Our time in Bern made a big impression on Caleb and I. It made us want to share our things more. It made us wonder if we were doing it wrong, holding our possessions and our money too tightly with clenched fists.

Sam’s radical hospitality was awesome. He opened his apartment to us, shared his  local stomping grounds, and gave us free access to the cereal and milk. It was pretty awesome. But if a weekend’s free lodging is the only reason I’ve got to welcome others, well, that gift doesn’t keep on giving too far down the line.

But here’s the bigger reason to welcome others and hold our possessions loosely. The reality of Jesus is that, through faith, WE HAVE BEEN WELCOMED. He invites us into His Kingdom. He calls us Beloved. Every good and perfect gift comes from Him. The list of good news goes on and on and on. His hospitality puts the nicest bed and breakfast to shame, and his gift-giving makes Santa look like Ebenezer Scrooge.

That gift, the gift of the Gospel, keeps on giving. Because of Jesus and what He has done, we look at our things differently. We see that the value of our possessions, our money, and our homes lies in our ability to bless others with these gifts.  We have houses to host and welcome others. we have money to provide for the needs of others, and most importantly, we have the Good News of Jesus to share with others.

Join me in remembering the Good News, that He came and died and rose again so that we could be welcomed. This truth fuels us to radical hospitality, to sharing and giving and welcoming in a way that’s anything but ordinary.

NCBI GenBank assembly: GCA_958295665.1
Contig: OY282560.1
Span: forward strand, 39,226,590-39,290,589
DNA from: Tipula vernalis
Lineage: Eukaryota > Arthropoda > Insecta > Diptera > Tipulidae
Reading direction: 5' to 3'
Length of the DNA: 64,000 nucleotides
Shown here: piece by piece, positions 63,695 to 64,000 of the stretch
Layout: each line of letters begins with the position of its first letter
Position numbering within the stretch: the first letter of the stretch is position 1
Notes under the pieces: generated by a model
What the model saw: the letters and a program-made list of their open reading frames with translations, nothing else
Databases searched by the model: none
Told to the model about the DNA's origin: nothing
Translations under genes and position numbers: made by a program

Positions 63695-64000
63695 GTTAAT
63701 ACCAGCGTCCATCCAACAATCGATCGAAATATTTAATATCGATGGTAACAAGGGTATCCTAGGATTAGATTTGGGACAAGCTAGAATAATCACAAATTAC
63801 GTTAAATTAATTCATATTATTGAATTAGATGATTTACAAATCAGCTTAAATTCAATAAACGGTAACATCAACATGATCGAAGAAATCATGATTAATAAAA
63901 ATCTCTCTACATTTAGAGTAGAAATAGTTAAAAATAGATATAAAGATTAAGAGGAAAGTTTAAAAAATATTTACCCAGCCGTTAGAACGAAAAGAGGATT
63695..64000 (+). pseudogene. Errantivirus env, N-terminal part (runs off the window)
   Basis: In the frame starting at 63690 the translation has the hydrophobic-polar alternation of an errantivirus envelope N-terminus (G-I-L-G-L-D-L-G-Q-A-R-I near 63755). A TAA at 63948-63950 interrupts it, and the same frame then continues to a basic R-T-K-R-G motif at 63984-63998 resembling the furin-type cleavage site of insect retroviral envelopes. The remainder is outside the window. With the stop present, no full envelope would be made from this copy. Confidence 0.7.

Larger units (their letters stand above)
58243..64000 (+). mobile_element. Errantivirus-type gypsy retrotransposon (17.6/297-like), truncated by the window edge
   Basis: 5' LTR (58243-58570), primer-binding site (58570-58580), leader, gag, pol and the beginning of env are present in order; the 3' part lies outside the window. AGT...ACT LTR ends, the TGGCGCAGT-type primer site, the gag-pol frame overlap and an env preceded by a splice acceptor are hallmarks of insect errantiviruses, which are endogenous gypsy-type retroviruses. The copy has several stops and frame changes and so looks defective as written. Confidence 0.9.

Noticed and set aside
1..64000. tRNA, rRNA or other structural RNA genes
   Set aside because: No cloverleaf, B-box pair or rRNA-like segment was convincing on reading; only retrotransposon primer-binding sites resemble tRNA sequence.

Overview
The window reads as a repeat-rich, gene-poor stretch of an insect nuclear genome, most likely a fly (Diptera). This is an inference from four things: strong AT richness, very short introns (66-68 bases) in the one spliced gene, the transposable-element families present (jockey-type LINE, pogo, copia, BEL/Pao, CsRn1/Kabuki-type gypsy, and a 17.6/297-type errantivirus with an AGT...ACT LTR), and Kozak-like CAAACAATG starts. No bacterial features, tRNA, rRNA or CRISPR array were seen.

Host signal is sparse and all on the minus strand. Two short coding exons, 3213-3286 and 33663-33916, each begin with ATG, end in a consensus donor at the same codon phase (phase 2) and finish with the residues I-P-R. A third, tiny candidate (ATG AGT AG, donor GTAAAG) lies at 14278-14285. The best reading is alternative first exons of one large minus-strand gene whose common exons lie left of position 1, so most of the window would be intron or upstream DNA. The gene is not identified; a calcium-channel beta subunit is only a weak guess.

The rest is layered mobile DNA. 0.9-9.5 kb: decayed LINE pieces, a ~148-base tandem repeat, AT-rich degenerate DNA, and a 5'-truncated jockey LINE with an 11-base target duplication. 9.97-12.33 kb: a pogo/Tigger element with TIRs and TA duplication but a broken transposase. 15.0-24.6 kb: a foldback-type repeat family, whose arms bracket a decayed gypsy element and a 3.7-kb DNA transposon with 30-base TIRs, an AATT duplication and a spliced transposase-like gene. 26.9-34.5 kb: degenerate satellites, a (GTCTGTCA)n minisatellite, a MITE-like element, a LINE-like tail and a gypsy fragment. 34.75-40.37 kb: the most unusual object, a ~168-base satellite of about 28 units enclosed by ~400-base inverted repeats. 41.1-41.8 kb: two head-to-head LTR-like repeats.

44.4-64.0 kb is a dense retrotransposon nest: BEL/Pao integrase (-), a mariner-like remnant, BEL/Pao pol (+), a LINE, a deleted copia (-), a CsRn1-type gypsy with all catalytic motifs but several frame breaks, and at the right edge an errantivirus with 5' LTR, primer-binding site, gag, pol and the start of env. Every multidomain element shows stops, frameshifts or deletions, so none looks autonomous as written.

Also, if you’re looking for a couch to surf, there’s a new listing up in Waco. Click here if you need a place to stay. In the words of Sam, “you’re welcome anytime.”

 

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The World’s Game: confessions from a former soccer hater

 

I had every reason to hate the game. In third grade, my gangly, scrawny legs could hardly run, let alone kick a soccer ball. It didn’t help that my coach was creepier than Christopher Walken and kind of looked like him, too.

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After a season of nightmares and athletic embarrassment, I hung up the soccer cleats and wholeheartedly devoted myself to the cool sports.My next ten years, I threw myself into the sports that Americans actually care about. I played the sports that they showed on TV more than once every four years, the ones that the pretty girl in your english class actually might show up to. For the rest of my childhood, if the ball wasn’t orange or brown, I wouldn’t touch it.

Soccer isn’t a real sport. You can’t even use your hands. The players just jog around. Real games don’t end in a tie. That’s not the REAL football. Nobody even gets tackled. Looking back, the rhetoric was questionable, but at the time, it was enough.

And who could blame me? It wasn’t like I was the only American hating on the world’s game. Sportscenter gives the world’s most popular game approximately 5 seconds of airtime in an average day. I can count on one hand the amount of MLS jerseys I’ve seen in my lifetime. On the first day of training camp, on high school football fields all across the the country, coaches deliver the universal line: “Well, boys, if you don’t want to work hard and earn your way onto this team, I’m sure the soccer team has some room for you.”